Obama promised he wouldn't let Detroit fail... well yesterday it failed
Detroit files for bankruptcy.
Detroit filed bankruptcy Thursday, hopefully ending a long, terminal slide into insolvency. The city has been long beset by lost jobs, urban decay, and massive liabilities for public employees. Despite the inherent problems, Obama pledged to keep Detroit afloat. Today, that pledge failed.
The slid into bankruptcy has been a long one, with Obama pledging in 2012 that he would not allow Detroit to go bankrupt. That promise apparently only applied to the auto industry.
The city faces more than $18 billion in debt, accrued over years of lost jobs, high public wages and benefits, and urban blight. The city has the highest murder rate in over 40 years, and at least 78,000 abandoned buildings. Some areas are almost entirely deserted.
Creditors are understandably upset at the decision. It is very possible that municipal bonds could be affected by the filing, which the possibility alone makes the national municipal bond market weaker. After all, if Detroit can reduce its bond obligations, then so might other cities in financial troubles.
This could in turn, lead to higher borrowing rates for distressed cities, pushing some cities over the edge.
Other creditors, such as the public pension fund will also be drawn into the fight. Public pensions have been called out as one of the major burdens affecting the city.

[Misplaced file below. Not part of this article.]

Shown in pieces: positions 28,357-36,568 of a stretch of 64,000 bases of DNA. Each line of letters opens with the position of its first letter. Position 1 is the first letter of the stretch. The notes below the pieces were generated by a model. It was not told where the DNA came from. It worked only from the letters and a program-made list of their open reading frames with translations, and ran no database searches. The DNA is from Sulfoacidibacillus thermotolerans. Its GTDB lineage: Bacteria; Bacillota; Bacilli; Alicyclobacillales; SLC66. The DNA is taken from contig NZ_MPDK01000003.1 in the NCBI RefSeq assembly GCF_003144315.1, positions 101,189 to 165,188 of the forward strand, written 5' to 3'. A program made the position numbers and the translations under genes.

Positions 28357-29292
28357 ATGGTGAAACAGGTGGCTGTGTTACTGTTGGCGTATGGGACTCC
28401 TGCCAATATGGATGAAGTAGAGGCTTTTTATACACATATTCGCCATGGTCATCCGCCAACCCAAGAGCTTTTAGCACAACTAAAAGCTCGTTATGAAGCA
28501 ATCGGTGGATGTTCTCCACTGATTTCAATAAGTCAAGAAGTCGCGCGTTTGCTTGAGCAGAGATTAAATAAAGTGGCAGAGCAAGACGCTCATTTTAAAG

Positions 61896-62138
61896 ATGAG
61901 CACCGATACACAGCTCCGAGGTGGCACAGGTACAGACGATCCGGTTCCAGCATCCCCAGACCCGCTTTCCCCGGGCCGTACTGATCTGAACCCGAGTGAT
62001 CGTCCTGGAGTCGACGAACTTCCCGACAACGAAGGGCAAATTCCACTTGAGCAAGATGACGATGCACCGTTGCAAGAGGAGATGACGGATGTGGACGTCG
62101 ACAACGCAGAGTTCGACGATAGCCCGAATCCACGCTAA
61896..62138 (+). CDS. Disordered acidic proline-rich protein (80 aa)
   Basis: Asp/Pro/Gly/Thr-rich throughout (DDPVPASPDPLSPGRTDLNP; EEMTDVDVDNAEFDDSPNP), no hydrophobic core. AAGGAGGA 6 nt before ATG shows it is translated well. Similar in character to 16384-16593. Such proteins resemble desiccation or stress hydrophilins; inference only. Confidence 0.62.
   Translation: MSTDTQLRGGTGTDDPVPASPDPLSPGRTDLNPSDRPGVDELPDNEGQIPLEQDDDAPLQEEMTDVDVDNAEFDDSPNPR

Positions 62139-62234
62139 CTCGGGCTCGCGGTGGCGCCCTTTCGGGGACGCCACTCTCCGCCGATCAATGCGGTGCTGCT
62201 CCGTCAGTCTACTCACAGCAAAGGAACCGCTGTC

The details of the bankruptcy filing remains secret, but it is expected that the city will try to work out individual deals with creditors that are willing to negotiate.
"There were no other viable alternatives," Snyder told reporters during a press conference when he authorized the filing.
City officials say they hope the city will emerge from bankruptcy quickly, hopefully next year.
Meanwhile, city Mayor, Dave Bing, who had no power in the bankruptcy decision because of a change in state law, said "As tough as this is, I didn't want to go in this direction," Bing said. "Now that we are here, we have to make the best of it. If it is going to make citizens better off, this is a new start for us."
For now, creditors, and the people of Detroit, can expect difficult times ahead, but there may be light at the end of the tunnel for the city, if the proceedings go smoothly. However, given the size of the city's liabilities, that may be a bit optimistic.
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